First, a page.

Of course, none of this would be of importance if it wasn't for the talented ensemble of writers and actors to fully immerse us in this slice of history. Stand out performances from Sarah Paulson as Marcia Clark, Courtney B. Vance as Johnnie Cochran and Sterling K. Brown as Christopher Darden navigate this drama through its many twists and turns, at points I would forget that this actually happened, making it more insightful yet unnerving at the same time. Cuba Gooding Jr's portrayal of OJ is carefully crafted around a man who is on the brink of a meltdown. Determined of his innocence, he carries himself with an arrogant swagger but with a hint of vulnerability. It is this unpredictability that makes his performance so compelling and so intriguing. Furthermore we are given more insight into the characters outside the courtroom, though in a heavily dramatised way. Marcia is locked in an on-going custody battle of her children, Robert Kardashian (David Schwimmer) becomes our moral centre of the story, struggling to cope with pressures of the trial and Johnnie's attempts at keeping his violent past secret are eventually thwarted. This balance of work and personal life allows the audience to empathise with these people, to show everyone's humanity still in tact despite everything. But this point is hard hitting at times, the show constantly reminds its viewers that beneath the televised circus that is the trial and OJ's wavering popularity, two people were brutally slaughtered and their killer is not brought to justice (the final, haunting shot of the series is Ron Goldman's family asking "What do we do now?), reinforcing how much faith can be had in the justice system. It becomes a game of race, prejudice and position, rather than finding reason, and perhaps the final shot re-establishes the ludicrous spectacle of the whole ordeal when it should have been about Nicole and Ron.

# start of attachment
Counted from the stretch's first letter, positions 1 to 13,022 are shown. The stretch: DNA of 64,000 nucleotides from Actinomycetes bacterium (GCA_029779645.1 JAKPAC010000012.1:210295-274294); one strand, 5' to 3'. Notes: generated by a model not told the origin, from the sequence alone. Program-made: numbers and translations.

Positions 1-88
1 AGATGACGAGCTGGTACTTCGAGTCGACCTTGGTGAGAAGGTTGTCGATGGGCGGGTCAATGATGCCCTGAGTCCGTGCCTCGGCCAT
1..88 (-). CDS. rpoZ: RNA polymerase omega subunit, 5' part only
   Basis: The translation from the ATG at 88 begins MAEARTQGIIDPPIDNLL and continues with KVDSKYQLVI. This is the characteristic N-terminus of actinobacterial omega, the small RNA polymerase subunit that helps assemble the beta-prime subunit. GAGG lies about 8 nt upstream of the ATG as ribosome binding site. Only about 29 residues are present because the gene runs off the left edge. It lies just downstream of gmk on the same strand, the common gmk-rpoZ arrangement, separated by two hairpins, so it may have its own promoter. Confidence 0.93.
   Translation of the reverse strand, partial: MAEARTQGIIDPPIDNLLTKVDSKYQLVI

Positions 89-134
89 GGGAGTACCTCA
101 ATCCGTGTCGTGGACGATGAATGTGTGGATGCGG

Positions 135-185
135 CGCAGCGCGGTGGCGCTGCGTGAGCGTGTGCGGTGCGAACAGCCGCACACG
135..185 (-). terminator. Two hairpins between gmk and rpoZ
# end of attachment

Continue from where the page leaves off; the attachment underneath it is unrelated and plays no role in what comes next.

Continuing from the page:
There were moments that seemingly paralleled the Steven Avery trial in the Netflix series Making A Murderer, both series seemed set on the corruption of the Police Department and the importance of truth and justice. Racial tensions boil beneath the surface episode to episode and every use of the n-word sent chills down my spine, deliberately done to make me nervous; to put me on the edge of my seat. In other words, put me in the shoes of every person watching the trial live day-by-day back in 1995. It was a brave move by FX to go as far in as they did with the racial slurs, especially in the horrendously uncomfortable scenes involving the Furman tapes, but it was a risk that was necessary in order to connect with the audience. Everyone will have their own personal opinion on whether OJ was the murderer or not, though the show shows no signs of favouring his innocence, but everything is done to make the viewer think, not just of the people involved but in the wider context of race, sexism and intense media scrutiny. Perhaps this series can get people talking more broadly about the problems that surrounded the case, as well as apply them to issues that face us today. A new generation will now be talking about this case, much like the world was back in 1995, but in a completely different light. Like I said, it still shocks me that these events actually took place.